Considering his age and lack of NBA playing time at that juncture it was hardly shocking. But as we learned last year in the debut of another promising Spurs rookie, Lonnie Walker, that sort of initial impression (unless you happen to be Tim Duncan) is rarely something that sticks. Moving smoothly for a player Luka’s size, it was clear there’s promise, masked by a lack of familiarity and the very clear presence of anxiety. Yet again I took to twitter to voice my self-important prognostications, but before I could even compose a message, I was struck by the wave of unpleasantness aimed at a twenty-year old NBA novice.
And it’s here where my search for a clear point of comparison falters. There can be no doubt that this (in spite of San Antonio reducing it into a 19-point deficit by the end) was among the Spurs more lopsided losses in my time watching them, but it somehow felt worse than that. If there’s a juxtaposition to be had, maybe it’s the elevator scene from Drive.
Personally, I was reminded of something that I was once told by a tennis coach of mine. Having taken up the game a few years later than most kids my age, I was struggling to beat opponents 2-3 years younger than myself. Losing is humiliating enough without it happening at the hands of a 10-year-old, so I got a bit down on myself. Tennis is a solitary sport. No coaching is allowed during matches (which can go on for hours) and changes in strategy are the result of self-consultation. When you lose, there’s simply no one else to blame. And I was losing. A lot.
One day that summer it was a bit too much, and after a particularly close loss, I walked off of the court, over to some trees, and cried. And it was there that Coach McLanahan found me. As both of us stood there in our mutual embarrassment, he did me the very great favor of pretending to stare at a tree in the distance while I wiped my face. A former tour-pro, he was polite, soft-spoken, and not easily shaken.
“Are you tired of losing.”
“Well, too bad. You’re going to lose some more. Maybe a lot more.”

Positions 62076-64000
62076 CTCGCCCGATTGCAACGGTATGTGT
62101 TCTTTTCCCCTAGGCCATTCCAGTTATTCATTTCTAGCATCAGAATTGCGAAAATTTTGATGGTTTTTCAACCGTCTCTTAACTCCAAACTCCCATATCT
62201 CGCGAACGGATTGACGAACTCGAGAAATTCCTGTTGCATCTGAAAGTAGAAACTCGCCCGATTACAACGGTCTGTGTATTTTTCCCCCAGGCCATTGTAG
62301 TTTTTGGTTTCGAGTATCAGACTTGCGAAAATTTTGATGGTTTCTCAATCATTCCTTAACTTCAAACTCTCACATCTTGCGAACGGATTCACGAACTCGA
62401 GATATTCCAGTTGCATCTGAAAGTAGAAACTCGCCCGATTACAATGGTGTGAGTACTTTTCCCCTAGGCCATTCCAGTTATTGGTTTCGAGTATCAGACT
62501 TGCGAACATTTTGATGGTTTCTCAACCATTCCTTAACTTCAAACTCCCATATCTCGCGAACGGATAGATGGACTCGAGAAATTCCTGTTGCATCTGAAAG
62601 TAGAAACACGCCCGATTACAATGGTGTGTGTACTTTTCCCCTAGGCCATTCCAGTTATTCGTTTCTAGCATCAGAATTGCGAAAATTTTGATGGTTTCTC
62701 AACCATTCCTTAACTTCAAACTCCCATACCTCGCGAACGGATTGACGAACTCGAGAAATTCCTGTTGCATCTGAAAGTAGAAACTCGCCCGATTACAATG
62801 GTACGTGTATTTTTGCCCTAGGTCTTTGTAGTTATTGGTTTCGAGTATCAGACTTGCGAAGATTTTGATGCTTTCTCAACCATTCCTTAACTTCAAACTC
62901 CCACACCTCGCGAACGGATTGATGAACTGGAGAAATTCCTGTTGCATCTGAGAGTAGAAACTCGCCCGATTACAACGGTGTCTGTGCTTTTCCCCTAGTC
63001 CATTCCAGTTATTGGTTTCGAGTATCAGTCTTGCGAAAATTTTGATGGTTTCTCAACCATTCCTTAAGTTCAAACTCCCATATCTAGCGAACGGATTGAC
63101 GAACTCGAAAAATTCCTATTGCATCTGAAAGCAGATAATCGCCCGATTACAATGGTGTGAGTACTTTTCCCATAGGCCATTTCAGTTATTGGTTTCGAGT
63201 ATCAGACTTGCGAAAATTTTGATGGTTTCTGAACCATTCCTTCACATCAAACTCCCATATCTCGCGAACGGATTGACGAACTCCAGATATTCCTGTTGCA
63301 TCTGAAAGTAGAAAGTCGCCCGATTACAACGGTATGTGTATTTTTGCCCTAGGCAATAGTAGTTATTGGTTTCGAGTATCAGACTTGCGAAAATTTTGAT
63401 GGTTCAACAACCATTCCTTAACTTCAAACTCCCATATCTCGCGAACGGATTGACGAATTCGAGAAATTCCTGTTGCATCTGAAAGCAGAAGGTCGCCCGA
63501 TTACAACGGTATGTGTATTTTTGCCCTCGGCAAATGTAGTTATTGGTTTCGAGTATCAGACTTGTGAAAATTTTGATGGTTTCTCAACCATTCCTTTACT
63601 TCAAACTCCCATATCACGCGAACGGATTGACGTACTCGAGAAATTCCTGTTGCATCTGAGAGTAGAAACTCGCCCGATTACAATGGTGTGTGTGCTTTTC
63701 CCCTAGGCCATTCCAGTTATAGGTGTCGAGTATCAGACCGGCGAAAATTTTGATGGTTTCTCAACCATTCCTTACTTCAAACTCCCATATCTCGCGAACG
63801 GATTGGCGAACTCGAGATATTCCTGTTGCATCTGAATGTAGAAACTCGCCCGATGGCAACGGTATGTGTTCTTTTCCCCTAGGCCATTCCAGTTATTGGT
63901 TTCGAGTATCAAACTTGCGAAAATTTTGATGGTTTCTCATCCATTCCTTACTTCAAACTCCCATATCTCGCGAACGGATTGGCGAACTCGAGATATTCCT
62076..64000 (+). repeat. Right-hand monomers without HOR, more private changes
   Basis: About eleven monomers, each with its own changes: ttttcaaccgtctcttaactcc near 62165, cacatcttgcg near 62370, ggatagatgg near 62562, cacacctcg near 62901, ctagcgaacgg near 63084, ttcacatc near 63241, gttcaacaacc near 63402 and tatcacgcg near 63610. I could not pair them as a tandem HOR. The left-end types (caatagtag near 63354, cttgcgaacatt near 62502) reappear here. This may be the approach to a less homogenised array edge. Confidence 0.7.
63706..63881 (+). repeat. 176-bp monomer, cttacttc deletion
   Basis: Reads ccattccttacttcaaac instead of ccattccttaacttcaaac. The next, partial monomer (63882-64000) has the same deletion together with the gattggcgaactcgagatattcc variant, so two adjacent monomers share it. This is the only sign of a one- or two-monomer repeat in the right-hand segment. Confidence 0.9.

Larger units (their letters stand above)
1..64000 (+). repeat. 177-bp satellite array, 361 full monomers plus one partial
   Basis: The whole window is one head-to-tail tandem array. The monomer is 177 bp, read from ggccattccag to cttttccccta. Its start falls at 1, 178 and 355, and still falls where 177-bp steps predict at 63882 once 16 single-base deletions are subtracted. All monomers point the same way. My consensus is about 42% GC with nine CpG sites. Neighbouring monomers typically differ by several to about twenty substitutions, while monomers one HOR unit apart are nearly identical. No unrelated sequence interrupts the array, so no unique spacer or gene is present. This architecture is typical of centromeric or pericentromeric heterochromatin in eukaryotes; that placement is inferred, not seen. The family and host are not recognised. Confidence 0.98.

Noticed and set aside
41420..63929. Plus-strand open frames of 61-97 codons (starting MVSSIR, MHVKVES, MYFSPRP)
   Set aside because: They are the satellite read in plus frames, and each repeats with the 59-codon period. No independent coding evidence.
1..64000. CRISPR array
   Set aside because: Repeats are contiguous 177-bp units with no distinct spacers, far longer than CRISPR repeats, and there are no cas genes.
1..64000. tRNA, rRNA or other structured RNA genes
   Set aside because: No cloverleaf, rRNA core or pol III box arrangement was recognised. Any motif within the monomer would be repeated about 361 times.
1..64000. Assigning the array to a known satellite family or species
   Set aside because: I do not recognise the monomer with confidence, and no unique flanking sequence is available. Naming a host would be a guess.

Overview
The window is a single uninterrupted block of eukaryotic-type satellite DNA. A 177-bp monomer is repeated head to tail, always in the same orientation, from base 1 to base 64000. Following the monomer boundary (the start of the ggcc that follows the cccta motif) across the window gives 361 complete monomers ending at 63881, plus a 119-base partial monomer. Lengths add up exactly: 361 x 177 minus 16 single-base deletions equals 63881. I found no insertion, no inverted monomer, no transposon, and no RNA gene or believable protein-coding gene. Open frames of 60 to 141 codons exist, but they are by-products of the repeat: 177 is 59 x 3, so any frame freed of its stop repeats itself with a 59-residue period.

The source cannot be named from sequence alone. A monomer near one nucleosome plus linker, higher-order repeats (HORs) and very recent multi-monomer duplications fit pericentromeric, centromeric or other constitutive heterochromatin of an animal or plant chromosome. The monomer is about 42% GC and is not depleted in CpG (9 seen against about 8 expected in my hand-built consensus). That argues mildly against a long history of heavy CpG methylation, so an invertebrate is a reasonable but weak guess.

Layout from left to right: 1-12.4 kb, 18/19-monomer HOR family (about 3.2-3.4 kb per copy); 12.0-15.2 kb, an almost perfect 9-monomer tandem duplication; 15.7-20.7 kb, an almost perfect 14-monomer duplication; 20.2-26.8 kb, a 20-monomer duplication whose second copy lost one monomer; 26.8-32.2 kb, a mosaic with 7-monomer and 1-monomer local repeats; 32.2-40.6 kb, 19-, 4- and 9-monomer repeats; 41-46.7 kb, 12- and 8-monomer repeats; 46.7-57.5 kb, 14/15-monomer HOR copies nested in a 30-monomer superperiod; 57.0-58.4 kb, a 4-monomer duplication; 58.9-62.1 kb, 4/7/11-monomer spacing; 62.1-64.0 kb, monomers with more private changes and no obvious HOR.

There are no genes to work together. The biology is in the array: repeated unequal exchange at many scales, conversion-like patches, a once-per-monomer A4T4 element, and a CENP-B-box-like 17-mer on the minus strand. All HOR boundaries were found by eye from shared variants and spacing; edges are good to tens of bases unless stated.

“Because I’m bad?”
“No, because you’re not good yet. You’re getting closer though.”
“I don’t like losing.”
“That’s good. I can’t help you if you like losing. But you still have to learn how to live with it.”
“Because contending only teaches you how to win. Losing is how you learn who you really are.”
I can’t say that I grasped the merit of that last comment at the time. I found the entire concept to be confusing. But it’s been buried in my mind ever since, and last night it rose to the surface once again. There’s no way of knowing what the twittersphere would have said about the debut of a 19-year-old Tony Parker; the internet as we know it was still so young at the time. But quite frankly, I’m glad I don’t know.
I eventually improved as my coach had predicted. And though I never became a special player, I did learn how to win. Much more importantly, I also learned how to lose. There have been a lot of ups and downs in the Alamo City in the last several years, particularly after such an extended stretch of victory, and I’ve spent much of this season debating and wondering whether this Spurs team can learn how to win. But last night has me wondering if maybe the better question is if this city and its fans can learn how lose. Because if this season is to serve as any indication of who we really are, then maybe it’s not just our favorite sports team that’s struggling with a sense of identity.